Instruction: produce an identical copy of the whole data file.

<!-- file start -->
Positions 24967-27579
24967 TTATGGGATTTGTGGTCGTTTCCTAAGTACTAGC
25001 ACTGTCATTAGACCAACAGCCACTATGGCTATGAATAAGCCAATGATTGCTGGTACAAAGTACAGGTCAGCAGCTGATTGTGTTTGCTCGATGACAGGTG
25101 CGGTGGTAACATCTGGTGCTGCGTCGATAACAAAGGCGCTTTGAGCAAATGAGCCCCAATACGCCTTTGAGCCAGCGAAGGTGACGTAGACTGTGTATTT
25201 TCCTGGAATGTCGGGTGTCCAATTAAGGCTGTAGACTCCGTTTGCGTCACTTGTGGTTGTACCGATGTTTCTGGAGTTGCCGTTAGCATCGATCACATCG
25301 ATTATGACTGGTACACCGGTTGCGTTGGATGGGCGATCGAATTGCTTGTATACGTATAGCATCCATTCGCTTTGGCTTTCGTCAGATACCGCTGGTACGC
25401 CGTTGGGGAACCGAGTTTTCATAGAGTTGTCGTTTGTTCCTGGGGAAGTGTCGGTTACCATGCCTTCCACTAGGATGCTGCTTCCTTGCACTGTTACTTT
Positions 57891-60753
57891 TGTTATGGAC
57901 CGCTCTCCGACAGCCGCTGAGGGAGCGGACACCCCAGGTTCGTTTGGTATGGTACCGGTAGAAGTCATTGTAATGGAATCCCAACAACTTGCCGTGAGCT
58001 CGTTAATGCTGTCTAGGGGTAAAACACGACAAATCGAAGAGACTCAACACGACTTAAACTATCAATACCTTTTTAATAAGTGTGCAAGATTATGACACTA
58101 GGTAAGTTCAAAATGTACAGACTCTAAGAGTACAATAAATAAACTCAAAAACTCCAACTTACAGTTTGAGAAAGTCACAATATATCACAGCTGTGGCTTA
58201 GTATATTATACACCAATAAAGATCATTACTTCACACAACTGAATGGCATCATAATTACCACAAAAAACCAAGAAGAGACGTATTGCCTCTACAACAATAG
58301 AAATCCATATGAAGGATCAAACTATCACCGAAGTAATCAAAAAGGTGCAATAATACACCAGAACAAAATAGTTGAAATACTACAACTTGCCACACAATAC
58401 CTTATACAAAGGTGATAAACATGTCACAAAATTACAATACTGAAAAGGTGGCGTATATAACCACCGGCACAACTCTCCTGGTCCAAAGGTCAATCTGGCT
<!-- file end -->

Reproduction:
Positions 24967-27579
24967 TTATGGGATTTGTGGTCGTTTCCTAAGTACTAGC
25001 ACTGTCATTAGACCAACAGCCACTATGGCTATGAATAAGCCAATGATTGCTGGTACAAAGTACAGGTCAGCAGCTGATTGTGTTTGCTCGATGACAGGTG
25101 CGGTGGTAACATCTGGTGCTGCGTCGATAACAAAGGCGCTTTGAGCAAATGAGCCCCAATACGCCTTTGAGCCAGCGAAGGTGACGTAGACTGTGTATTT
25201 TCCTGGAATGTCGGGTGTCCAATTAAGGCTGTAGACTCCGTTTGCGTCACTTGTGGTTGTACCGATGTTTCTGGAGTTGCCGTTAGCATCGATCACATCG
25301 ATTATGACTGGTACACCGGTTGCGTTGGATGGGCGATCGAATTGCTTGTATACGTATAGCATCCATTCGCTTTGGCTTTCGTCAGATACCGCTGGTACGC
25401 CGTTGGGGAACCGAGTTTTCATAGAGTTGTCGTTTGTTCCTGGGGAAGTGTCGGTTACCATGCCTTCCACTAGGATGCTGCTTCCTTGCACTGTTACTTT
Positions 57891-60753
57891 TGTTATGGAC
57901 CGCTCTCCGACAGCCGCTGAGGGAGCGGACACCCCAGGTTCGTTTGGTATGGTACCGGTAGAAGTCATTGTAATGGAATCCCAACAACTTGCCGTGAGCT
58001 CGTTAATGCTGTCTAGGGGTAAAACACGACAAATCGAAGAGACTCAACACGACTTAAACTATCAATACCTTTTTAATAAGTGTGCAAGATTATGACACTA
58101 GGTAAGTTCAAAATGTACAGACTCTAAGAGTACAATAAATAAACTCAAAAACTCCAACTTACAGTTTGAGAAAGTCACAATATATCACAGCTGTGGCTTA
58201 GTATATTATACACCAATAAAGATCATTACTTCACACAACTGAATGGCATCATAATTACCACAAAAAACCAAGAAGAGACGTATTGCCTCTACAACAATAG
58301 AAATCCATATGAAGGATCAAACTATCACCGAAGTAATCAAAAAGGTGCAATAATACACCAGAACAAAATAGTTGAAATACTACAACTTGCCACACAATAC
58401 CTTATACAAAGGTGATAAACATGTCACAAAATTACAATACTGAAAAGGTGGCGTATATAACCACCGGCACAACTCTCCTGGTCCAAAGGTCAATCTGGCT